Meaning of Icon
Wiidookdaadiwin is an Ojibway word meaning working together and helping one another. The name of the sculpture, chosen by the elders of the Chippewa Tri Council, symbolizes the working relationship, sharing of knowledge and the teachings that have gone on for centuries.
Wiidookdaadiwin recognizes the First Nations, explorers, settlers and military that traversed the lakes, rivers, islands and portages in the area between Georgian Bay and Lake Simcoe. It helps us relive and remember the passage of culture and history as we view a First Nation person and a European trader about to start a journey together.
Long before the arrival of the European, First Nation peoples were already active traders who had extensive trade networks in place along well established travel routes throughout the continent.
The First Nation peoples had the skills and knowledge that helped the white man adapt to the new world, and they had the masterful creation in the birch bark canoe. This craft could manage the harshness of early wilderness travel while carrying a heavy load of trade goods and still be light enough to portage as the need arose. The birch bark canoe was the primary means of transportation and trade connection between tribal groups and Europeans and contributed significantly in reshaping the North American continent.
This bronze sculpture created by Simcoe County resident, sculptor Marlene Hilton Moore, is a visual reminder of who we are and helps us have a better understanding of where we are going.
Significant historical sculptures by Marlene Hilton Moore also include the Valiants Memorial, Confederation Square in Ottawa, John Graves Simcoe in Simcoe County and Sir Wilfred Laurier at Wilfred Laurier University.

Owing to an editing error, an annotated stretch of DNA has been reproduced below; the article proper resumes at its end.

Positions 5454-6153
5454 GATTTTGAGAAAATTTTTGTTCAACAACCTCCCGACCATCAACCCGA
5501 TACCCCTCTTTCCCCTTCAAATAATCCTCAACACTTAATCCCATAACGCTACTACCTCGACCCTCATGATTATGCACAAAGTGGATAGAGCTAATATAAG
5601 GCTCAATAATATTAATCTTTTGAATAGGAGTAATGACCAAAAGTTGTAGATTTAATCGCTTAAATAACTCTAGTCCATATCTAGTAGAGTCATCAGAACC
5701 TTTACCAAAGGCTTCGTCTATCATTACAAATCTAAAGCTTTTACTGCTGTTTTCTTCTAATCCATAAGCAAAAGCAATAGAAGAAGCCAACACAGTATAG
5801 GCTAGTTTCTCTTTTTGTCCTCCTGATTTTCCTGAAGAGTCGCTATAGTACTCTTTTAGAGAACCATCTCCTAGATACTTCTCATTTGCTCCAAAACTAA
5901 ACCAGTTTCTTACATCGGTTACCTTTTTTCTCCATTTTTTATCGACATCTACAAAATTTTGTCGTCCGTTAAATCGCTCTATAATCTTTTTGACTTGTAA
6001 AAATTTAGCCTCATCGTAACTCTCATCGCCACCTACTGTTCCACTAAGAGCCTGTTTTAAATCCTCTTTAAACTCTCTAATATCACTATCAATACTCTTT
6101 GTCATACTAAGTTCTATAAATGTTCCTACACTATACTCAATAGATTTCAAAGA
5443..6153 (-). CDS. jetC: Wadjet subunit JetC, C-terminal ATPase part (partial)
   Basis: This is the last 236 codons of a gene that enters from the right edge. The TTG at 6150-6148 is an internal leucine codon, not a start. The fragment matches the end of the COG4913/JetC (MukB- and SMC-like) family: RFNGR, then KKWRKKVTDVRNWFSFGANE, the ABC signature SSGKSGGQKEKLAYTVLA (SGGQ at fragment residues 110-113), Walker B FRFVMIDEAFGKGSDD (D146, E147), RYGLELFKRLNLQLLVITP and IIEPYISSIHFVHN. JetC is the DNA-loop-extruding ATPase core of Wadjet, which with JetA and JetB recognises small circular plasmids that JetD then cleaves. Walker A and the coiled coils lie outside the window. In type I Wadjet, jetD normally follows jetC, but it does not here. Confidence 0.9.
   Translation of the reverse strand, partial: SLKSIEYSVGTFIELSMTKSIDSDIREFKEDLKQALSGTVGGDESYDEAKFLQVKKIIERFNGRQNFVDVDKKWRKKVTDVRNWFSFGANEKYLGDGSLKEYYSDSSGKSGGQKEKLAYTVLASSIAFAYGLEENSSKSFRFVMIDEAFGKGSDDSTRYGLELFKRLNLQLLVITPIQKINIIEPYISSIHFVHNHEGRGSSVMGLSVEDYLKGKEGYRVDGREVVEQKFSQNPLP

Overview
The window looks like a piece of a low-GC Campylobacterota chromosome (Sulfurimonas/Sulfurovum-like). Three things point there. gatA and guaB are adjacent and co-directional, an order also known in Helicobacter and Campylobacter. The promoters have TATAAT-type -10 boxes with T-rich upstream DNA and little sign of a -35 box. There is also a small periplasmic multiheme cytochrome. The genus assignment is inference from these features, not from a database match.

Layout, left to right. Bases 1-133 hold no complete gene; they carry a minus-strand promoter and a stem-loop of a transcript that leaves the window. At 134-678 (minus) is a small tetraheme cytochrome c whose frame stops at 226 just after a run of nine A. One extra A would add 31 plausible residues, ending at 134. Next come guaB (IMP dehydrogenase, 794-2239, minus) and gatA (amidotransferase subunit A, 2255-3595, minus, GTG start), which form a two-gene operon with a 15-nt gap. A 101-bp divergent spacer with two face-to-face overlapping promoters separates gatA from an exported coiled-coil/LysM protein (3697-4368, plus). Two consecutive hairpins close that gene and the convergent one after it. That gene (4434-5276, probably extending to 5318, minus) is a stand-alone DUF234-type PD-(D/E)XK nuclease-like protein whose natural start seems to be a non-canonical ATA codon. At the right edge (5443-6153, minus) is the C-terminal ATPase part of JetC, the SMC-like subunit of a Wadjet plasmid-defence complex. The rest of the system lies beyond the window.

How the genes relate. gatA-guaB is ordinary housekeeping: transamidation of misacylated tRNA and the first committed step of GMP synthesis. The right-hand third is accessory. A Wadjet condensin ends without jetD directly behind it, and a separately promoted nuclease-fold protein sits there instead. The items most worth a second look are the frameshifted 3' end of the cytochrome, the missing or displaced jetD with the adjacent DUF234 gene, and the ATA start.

War of 1812
Britain's military alliances with First Nations were integral to the defence of British North America. During the War of 1812, First Nation peoples sided with the British with a common objective to resist American expansion, and played important roles in the defence of the British territories against invading American forces.
At the outset of the War, there were more than 10,000 First Nation warriors to assist the British whose strength amounted to about 1,600 regulars, supported by local settler militia. First Nations warriors were seen
as exceptional fighters and participated in nearly every major battle of the War.
In August 1814, Chief Assiginack led a force of Odawa warriors to aid Lieutenant Worsley In the defence of the British Schooner HMS Nancy at the mouth of the Nottawasaga River. Along with his warriors, Assiginack was key in the capture of the Tigress and Scorpion, two of the ships that had destroyed HMS Nancy.
First Nation Principals of the War local to this area include Chief Yellow Head from Mnjikaning (Rama) First Nation who was also the head chief of the Chippewas of Lakes Huron and Simcoe, Chief Assance from Beausoleil First Nation and Chief Snake from Georgina Island First Nation. These Chiefs, in alliance with the British, defended the British retreat at the Battle of York, and were presented with King George III Peace Medals from the British government.
Historically, Simcoe County contained numerous aboriginal villages and significant trade and travel routes. This area has been best known as the home of the Huron Indian, but was also home to other tribes, including the Petun and more recently the Chippewa.
The Huronia Lookout overlooks the site of Fort Willow and a portion of the Nine Mile Portage that connects Kempenfeldt Bay to Lake Huron by way of the Willow Creek and the Nottawasaga River:
The Nine Mile Portage was used for centuries by First Nation peoples, traders, and explorers as part of a major transportation route to Western Canada.
Fort Willow was used as a supply depot by the British during the War of 1812, and was particularly important to the defence of Fort Michilimackinac after the Americans had seized naval control of the Upper Great Lakes.